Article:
Scared about my secret disappearance, my pencil man wreaked havoc attempting to find me by asking around and screaming at other vendors. I am the perfect representation of an undercover drama queen: wanting attention, but also by doing it without anyone knowing.
The barista who makes my coffee is the only person who knows my order. She tries to compensate her time by making mine beforehand when there is a long line.
When my boss tells me to get his coffee, I have to leave my house early without letting my dog know. His barks are verbose and unneeded when I wake him up early.
Alarmed by me not being there when he woke up, he very aptly and appropriately, went crazy trying to find me. He is the dog equivalent of a worried and sentimental mother who can’t find her child.
It was inevitable and bound to happen that I would get his order wrong, so he made me go back to Starbucks, which was not a surprise. When I walked in the door, the barista saw me; and immediately started making my usual order. An iced chai latte, with almond milk, and 3 cubes of ice.
The results of these lessons have been astonishing. Students who struggle with papers have turned in amazingly written pieces about playing on the football team, using a 3-D printer and exploring their identity. The combination of seeing writing done well out there in the world, plus their writing and reading about something they already find interesting, makes this lesson work.B:
六个杀手彩图【听】【了】【皇】【帝】【的】【惩】【罚】，【秦】【王】【总】【算】【是】【松】【了】【口】【气】，【皇】【兄】【虽】【说】【是】【惩】【罚】，【但】【和】【安】【已】【经】【先】【被】【他】【揍】【了】【一】【顿】【了】，【就】【算】【是】【不】【罚】【跪】【祠】【堂】【也】【是】【要】【个】【把】【月】【不】【能】【上】【朝】【去】【了】，【让】【他】【在】【家】【闭】【门】【思】【过】【也】【当】【是】【让】【他】【好】【好】【养】【伤】。 【果】【然】，【过】【了】【一】【个】【月】【左】【右】，【姜】【国】【使】【团】【总】【算】【到】【了】【大】【周】【都】【城】。 【皇】【帝】【派】【了】【太】【子】【和】【秦】【王】【世】【子】【一】【起】，【鸿】【胪】【寺】【协】【助】，【招】【待】【姜】【国】【使】【团】，【一】【同】【收】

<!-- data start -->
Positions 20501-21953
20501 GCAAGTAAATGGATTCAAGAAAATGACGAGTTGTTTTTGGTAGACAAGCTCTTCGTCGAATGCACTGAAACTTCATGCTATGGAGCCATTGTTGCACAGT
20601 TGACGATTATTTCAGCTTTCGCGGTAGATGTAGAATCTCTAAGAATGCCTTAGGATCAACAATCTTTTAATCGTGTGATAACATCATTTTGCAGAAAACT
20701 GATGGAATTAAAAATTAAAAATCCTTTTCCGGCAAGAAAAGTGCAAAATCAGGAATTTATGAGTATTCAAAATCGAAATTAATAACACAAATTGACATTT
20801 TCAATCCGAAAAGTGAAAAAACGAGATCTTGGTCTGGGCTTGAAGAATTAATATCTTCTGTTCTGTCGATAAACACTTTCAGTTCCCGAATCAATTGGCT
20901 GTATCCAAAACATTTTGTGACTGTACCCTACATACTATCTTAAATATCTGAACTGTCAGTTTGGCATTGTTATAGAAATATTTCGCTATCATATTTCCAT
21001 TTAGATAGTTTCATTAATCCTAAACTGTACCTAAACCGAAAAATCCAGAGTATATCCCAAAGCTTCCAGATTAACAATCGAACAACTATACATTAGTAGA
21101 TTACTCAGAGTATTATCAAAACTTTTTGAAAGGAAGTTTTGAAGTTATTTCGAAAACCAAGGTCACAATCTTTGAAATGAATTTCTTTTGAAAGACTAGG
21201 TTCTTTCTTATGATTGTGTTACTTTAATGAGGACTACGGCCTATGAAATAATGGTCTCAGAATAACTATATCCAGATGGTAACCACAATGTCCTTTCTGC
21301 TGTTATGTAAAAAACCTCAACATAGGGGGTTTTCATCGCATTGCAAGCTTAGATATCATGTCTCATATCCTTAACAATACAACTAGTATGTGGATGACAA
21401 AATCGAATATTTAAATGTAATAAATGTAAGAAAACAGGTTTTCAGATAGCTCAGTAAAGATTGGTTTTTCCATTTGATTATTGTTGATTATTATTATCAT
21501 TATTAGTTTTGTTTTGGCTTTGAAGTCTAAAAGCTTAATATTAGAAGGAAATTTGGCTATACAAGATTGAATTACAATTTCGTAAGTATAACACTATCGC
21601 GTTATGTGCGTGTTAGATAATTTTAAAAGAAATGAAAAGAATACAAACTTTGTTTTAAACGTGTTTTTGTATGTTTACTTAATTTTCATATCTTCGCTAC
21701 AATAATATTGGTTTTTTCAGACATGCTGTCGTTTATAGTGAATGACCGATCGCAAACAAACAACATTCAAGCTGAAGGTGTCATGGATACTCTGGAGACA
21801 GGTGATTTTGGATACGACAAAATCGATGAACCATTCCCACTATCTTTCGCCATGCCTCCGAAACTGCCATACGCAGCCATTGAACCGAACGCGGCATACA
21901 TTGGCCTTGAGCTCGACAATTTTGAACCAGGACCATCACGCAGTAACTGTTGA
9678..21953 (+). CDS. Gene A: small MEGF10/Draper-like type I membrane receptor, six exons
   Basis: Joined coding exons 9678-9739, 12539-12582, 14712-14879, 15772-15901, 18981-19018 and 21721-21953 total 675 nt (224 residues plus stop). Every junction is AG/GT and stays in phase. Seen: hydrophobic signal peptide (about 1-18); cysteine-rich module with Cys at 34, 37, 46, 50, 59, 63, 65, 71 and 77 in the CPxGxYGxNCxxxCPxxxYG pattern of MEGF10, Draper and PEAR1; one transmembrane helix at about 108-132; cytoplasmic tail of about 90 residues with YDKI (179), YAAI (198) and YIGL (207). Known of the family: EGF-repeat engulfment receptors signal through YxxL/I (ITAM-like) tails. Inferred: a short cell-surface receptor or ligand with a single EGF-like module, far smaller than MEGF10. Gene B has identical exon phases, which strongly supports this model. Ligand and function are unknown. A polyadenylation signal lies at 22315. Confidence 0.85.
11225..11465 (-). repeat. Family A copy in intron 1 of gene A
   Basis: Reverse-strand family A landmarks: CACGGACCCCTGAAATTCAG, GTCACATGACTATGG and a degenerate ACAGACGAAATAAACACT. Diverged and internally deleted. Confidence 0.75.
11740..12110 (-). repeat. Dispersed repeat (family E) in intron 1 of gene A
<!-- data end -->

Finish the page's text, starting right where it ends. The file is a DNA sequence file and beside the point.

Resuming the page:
【当】【夜】【罗】【看】【到】【唐】【绵】【绵】【时】，【整】【个】【人】【都】【惊】【了】，“【绵】【姐】，【你】？” “【怎】【么】？【我】【才】【离】【开】【几】【天】，【就】【不】【认】【识】【了】？”【一】【边】【说】【着】，【眉】【毛】【一】【边】【上】【挑】。 【夜】【罗】【抱】【住】【她】，“【绵】【姐】，【谢】【了】。”【一】【切】【都】【在】【不】【言】【中】。 【唐】【绵】【绵】【嘴】【角】【上】【扬】，“【你】【我】【之】【间】，【不】【需】【要】【这】【么】【客】【气】。” “【好】。” “【那】【和】【我】【说】【一】【说】【接】【下】【来】【的】【计】【划】【吧】。” …… 【另】【一】
【五】【柒】【瞧】【着】【祭】【司】【大】【人】，【许】【久】【未】【曾】【的】，【展】【眉】【笑】【了】【笑】。【心】【头】【暗】【自】【有】【数】。 “【是】。”【五】【柒】【悄】【无】【声】【息】【退】【下】，【隔】【着】【一】【层】【薄】【薄】【的】。 【眼】【神】【有】【些】【空】【蒙】，【似】【是】【想】【到】【了】【些】【甚】【么】【事】【儿】，【却】【又】【掩】【藏】【在】【繁】【华】【落】【锦】【的】【街】【角】【处】，【慢】【慢】【遗】【忘】。 “【五】【柒】。” “【大】【人】【请】【吩】【咐】。”【五】【柒】【隔】【着】【雕】【花】【暗】【纹】【屏】【风】【答】【着】。 “【过】【几】【日】，【咱】【们】【也】【得】【回】【了】，【也】【够】【了】
【这】【种】【氛】【围】【下】【的】【这】【种】【话】，【谁】【能】【顶】【得】【住】，【池】【婉】【儿】【虽】【是】【骄】【纵】，【但】【还】【是】【带】【着】【些】【少】【女】【的】【纯】【真】，【红】【赤】【着】【脸】，【连】【声】【音】【都】【发】【不】【出】【了】，【微】【低】【了】【低】【头】。 【谢】【西】【园】【了】【然】，【迈】【步】【淡】【声】【说】：“【那】【我】【帮】【你】【把】【行】【李】【箱】【拿】【上】【去】【吧】。” 【池】【婉】【儿】【紧】【跟】【在】【男】【人】【身】【后】，【看】【着】【风】【度】【翩】【翩】【的】【男】【人】【背】【身】，【又】【不】【知】【道】【想】【到】【什】【么】，【手】【指】【都】【不】【自】【觉】【的】【蜷】【了】【起】【来】。 【上】【了】【二】【层】
【管】【理】【员】【是】【比】【较】【反】【感】【中】【级】【宇】【宙】【的】【一】【些】【人】【去】【歧】【视】【次】【级】【宇】【宙】【过】【来】【的】【人】，【他】【认】【为】【次】【级】【宇】【宙】【凭】【着】【自】【己】【的】【能】【力】【能】【来】【到】【中】【级】【宇】【宙】【已】【经】【是】【很】【不】【错】【的】【了】，【他】【们】【都】【是】【次】【级】【宇】【宙】【中】【的】【佼】【佼】【者】。 【出】【生】【地】【谁】【也】【无】【法】【选】【择】，【大】【家】【都】【是】【智】【慧】【生】【命】，【这】【样】【的】【歧】【视】【就】【会】【显】【得】【有】【些】【卑】【劣】。【如】【果】【大】【家】【都】【在】【同】【一】【起】【跑】【线】【上】，【谁】【比】【谁】【强】【还】【说】【不】【准】【呢】。【你】【歧】【视】【那】【些】【次】【级】六个杀手彩图【血】【色】【滔】【滔】【分】【外】【骇】【人】，【染】【红】【他】【一】【袭】【青】【绸】【长】【衫】，【一】【头】【束】【好】【的】【发】【散】【落】【开】，【青】【玉】【冠】【碎】【裂】【成】【两】【半】，【落】【在】【血】【泊】【中】，【更】【是】【妖】【娆】【诡】【异】。 【白】【芷】【刚】【来】【就】【瞧】【见】【这】【么】【一】【副】【场】【景】，【手】【中】【的】【食】【盒】【猛】【地】【落】【在】【地】【上】，【撞】【出】【极】【为】【大】【的】【一】【声】【响】。 【再】【看】【时】，【他】【已】【不】【在】【原】【地】，【仓】【皇】【地】【蹲】【在】【予】【安】【面】【前】，【将】【地】【上】【的】【血】【人】【扶】【起】【来】。 “【怎】【么】【回】【事】？”【白】【芷】【声】【音】【很】【冷】
“【董】【子】【瑜】，【你】【倒】【行】【逆】【施】，【为】【祸】【天】【下】，【那】【我】【便】【替】【天】【行】【道】，【除】【了】【你】【这】【祸】【害】，【还】【岚】【岳】【大】【陆】【一】【片】【太】【平】【盛】【世】。”【白】【亦】【云】【霸】【气】【的】【说】【道】。 【天】【泫】【大】【军】【一】【路】【长】【途】【跋】【涉】，【急】【行】【军】，【在】【没】【有】【休】【整】【的】【情】【况】【下】【和】【天】【柠】【交】【战】，【并】【非】【明】【智】【之】【举】，【董】【子】【瑜】【也】【不】【傻】，【不】【如】【先】【行】【后】【撤】，【休】【整】【两】【日】【后】【再】【来】【攻】【城】。 “【传】【令】【全】【军】，【后】【撤】【二】【十】【里】【地】【安】【营】【扎】【寨】。”【董】
“【唉】……”【玉】【茗】【羽】【感】【受】【着】【那】【久】【违】【的】“【毛】【茸】【茸】”，【这】【心】【里】【瞬】【间】【就】【舒】【坦】【了】【许】【多】，【她】【不】【由】【得】【叹】【息】【道】：“【你】【以】【为】【我】【不】【想】【吗】？【我】【这】【么】【做】【也】【是】【有】【我】【的】【目】【的】【的】，【自】【己】【找】【的】【麻】【烦】，【哭】【着】【也】【要】【完】【成】……” “【目】【的】？【什】【么】【目】【的】【啊】？” 【白】【玄】【天】【好】【奇】【的】【问】【道】。 “【你】【还】【不】【懂】，【就】【算】【跟】【你】【说】【了】，【以】【你】【的】【脑】【回】【路】【来】【说】【还】【是】【听】【不】【懂】【的】。”【玉】【茗】【羽】